A few years back, I visited Lincoln’s Cottage, where the president stayed to escape the heat and humidity of summertime Washington.
Like the Anne Frank House in Amsterdam, there’s not much to see. The effect comes not from examining physical objects but from knowing you are standing within the same rooms once inhabited by an extraordinary human being.
But what struck me the most was a story told by a guide from the National Park Service.
While Lincoln may have escaped the worst of Washington’s heat, he never escaped the burden of leading a nation torn by civil war – nor the loss of his beloved son Willie, who died in 1862, at age 11, from typhoid fever.
In August of that year, a colonel barged into the house and sought the president’s help in retrieving the body of his wife, who had recently drowned.
The colonel’s grief was understandable; his actions were not. He had no business troubling the commander-in-chief for a matter of admittedly great importance to him, but not to the nation at large.
When the colonel arrived, in late afternoon, Lincoln had been reading reports of a looming battle at Bull Run. The strain of war got the best of him.
He snapped, “Am I to have no rest? Is there no hour or spot where I may escape this constant call? Why do you follow me out here with such business as this?”
Lincoln slept fitfully. Though justified as perhaps no president before or since for a fleeting fit of temper, he faulted himself. The next day, he called on the colonel at his hotel. He apologized for being “a brute.” He granted the colonel’s request.
Imagine a president with such empathy, willing to take responsibility; ready to right his wrongs, even merely perceived wrongs; acting with grace in the midst of the most difficult of circumstances.
Now consider the reality of what may turn out to be our greatest national emergency since the Civil War:
presidential press conferences which, it is clear, have become substitutes for Trump’s political rallies – a way to spread misinformation, settle scores, draw attention to himself.
Trump boasts, deceives, and makes wild promises about how the economy is going to “skyrocket” once the “invisible enemy” is defeated. It’s inane happy talk, not fit for children, all the while declining responsibility for any problem or failing.
The president’s penchant for complimenting himself is so striking that one commentator noted it as the main difference between Trump’s press conferences and those of Boris Johnson, the UK prime minister.
Despite being a bumptious, crazy-haired politician somewhat similar to Trump, Johnson has risen to the crisis, delivering the sober, factual reports needed to combat the coronavirus.
So are America’s governors, such as Republican Larry Hogan of Maryland and Democrat Andrew Cuomo of New York.
From the White House, not so much. It has become the stage for an embarrassing daily soap opera. Will the good doctor, Anthony Fauci, M.D., a world-renowned expert on infectious diseases, be clever enough to contradict the president without drawing his wrath, thereby providing information that might help save lives? Stay tuned!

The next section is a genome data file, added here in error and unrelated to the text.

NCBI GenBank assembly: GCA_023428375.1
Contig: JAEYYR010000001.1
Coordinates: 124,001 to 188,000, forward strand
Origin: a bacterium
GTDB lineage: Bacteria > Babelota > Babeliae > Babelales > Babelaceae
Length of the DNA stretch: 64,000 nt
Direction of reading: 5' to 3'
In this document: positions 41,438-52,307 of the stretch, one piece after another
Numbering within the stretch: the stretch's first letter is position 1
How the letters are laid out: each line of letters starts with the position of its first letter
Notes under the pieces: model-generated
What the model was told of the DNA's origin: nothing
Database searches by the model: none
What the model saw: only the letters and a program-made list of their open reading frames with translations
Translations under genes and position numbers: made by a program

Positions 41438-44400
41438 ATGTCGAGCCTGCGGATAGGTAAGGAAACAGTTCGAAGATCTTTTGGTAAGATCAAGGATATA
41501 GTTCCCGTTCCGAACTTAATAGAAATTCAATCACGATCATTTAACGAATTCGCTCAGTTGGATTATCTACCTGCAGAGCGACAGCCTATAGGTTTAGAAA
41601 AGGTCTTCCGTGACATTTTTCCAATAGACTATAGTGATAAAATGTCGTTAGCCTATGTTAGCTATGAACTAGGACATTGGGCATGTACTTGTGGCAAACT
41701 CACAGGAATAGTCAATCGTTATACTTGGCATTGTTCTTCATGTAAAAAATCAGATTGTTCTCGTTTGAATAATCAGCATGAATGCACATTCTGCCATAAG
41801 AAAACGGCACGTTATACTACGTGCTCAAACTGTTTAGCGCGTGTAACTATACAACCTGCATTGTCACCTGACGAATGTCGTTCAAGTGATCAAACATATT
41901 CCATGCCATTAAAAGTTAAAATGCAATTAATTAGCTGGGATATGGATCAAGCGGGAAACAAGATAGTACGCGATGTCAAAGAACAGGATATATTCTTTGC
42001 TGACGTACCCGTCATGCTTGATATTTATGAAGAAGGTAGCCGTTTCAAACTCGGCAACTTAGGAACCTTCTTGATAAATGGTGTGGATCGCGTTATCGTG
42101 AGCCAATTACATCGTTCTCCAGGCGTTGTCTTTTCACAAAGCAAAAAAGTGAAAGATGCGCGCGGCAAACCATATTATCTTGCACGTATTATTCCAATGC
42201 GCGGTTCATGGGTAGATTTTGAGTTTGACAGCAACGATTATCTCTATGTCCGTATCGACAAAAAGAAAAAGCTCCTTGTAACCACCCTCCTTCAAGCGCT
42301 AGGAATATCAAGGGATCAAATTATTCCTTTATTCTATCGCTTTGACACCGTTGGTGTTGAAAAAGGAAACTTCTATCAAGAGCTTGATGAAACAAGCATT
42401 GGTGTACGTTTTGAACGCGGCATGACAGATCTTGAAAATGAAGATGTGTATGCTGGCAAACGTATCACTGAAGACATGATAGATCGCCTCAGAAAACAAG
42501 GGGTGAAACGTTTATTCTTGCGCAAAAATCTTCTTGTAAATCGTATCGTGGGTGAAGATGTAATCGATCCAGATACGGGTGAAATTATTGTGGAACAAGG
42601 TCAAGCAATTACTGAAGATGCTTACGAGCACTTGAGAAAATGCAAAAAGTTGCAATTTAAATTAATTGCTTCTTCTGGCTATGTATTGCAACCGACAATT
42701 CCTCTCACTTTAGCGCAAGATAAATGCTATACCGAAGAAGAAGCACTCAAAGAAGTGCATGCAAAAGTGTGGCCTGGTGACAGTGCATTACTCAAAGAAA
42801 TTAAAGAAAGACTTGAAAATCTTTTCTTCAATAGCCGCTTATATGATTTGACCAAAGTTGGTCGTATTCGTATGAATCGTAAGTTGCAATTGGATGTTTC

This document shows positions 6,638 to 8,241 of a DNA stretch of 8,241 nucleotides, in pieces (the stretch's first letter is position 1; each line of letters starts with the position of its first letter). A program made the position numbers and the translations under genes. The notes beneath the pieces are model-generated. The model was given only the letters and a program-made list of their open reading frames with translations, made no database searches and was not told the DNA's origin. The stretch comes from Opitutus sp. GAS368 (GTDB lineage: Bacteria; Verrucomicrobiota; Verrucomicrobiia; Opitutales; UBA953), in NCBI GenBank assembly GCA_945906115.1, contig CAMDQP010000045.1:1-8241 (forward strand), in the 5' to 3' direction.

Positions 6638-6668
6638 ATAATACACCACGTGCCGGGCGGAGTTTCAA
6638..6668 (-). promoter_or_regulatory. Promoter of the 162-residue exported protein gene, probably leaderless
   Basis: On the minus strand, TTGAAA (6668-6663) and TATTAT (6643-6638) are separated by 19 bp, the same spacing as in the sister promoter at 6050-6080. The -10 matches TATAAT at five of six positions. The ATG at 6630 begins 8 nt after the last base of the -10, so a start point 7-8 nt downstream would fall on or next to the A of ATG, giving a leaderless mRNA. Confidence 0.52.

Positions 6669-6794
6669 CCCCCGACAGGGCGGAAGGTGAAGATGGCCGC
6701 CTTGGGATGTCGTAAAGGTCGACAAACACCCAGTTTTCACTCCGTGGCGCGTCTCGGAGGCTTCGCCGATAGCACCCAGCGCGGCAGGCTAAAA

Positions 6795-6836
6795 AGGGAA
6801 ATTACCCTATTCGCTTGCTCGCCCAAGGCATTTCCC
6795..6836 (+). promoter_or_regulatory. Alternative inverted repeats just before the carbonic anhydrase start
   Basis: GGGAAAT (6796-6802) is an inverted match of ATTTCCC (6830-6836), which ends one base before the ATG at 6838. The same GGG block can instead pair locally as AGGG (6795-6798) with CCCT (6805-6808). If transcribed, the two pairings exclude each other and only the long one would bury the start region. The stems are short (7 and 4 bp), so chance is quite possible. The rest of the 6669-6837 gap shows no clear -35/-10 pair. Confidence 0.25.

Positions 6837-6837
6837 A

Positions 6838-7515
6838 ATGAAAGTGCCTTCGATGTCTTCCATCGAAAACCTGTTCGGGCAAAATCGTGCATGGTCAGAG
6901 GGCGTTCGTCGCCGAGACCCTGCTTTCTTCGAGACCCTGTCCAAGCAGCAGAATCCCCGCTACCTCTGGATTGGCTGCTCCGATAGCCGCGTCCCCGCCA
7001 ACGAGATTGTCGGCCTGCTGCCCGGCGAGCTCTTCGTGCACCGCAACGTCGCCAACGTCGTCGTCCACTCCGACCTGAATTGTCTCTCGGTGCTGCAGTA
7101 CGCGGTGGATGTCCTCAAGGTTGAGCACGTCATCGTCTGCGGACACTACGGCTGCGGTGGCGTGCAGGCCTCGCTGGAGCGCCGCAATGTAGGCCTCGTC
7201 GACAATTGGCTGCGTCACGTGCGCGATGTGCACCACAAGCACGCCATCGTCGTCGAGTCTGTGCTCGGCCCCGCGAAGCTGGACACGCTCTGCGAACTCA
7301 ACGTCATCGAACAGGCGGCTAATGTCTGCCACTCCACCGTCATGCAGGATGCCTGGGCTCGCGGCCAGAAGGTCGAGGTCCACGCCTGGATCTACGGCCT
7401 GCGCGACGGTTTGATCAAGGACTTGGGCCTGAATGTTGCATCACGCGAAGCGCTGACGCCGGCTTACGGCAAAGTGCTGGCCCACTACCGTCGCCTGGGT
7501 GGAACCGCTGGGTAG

The sad thing is that if Trump simply said nothing and allowed his medical experts to speak, he could take some credit. But it’s not within him to give up the spotlight.
He congratulates himself constantly for the Jan. 31 China travel ban. (Trump vastly exaggerates the “courage” of his decision. It was at the recommendation of experts with his administration’s Health and Human Services Department.)
But one of the most important ways to fight the virus is through social distancing. For this to happen, people have to take the disease seriously.
How does Trump fare on this score?
Jan. 22: “We have it totally under control.”
Jan. 24: “It will all work out well.”
Feb. 10: “Looks like by April, you know, in theory, when it gets a little warmer, it miraculously goes away.”
Feb. 23: “We had 12, at one point. And now they’ve gotten very much better. Many of them are fully recovered.”
Feb. 29: He promised a vaccine would be available “very quickly.”
March 10: “It will go away. Just stay calm. It will go away.”
And on and on.
No wonder the spring breakers in Florida weren’t concerned. Neither was the president.
Inexplicably, on March 17, Trump also said, “I felt it was a pandemic long before it was called a pandemic.”
It’s hard to know where to begin with this one. So Trump knew there was a pandemic when he held a March 2 rally for thousands of his followers in Charlotte, N.C.?
What kind of leader does this? The answer, of course, is a leader who thinks only of himself, a leader who accepts no responsibility for his actions. A leader, in other words, as unlike Lincoln as could be conceived.
Postscript: Two writers last week responded to an earlier letter of mine. Though barely seven days old, their letters haven’t aged well.
There’s no point in my replying to them. Time and events already have.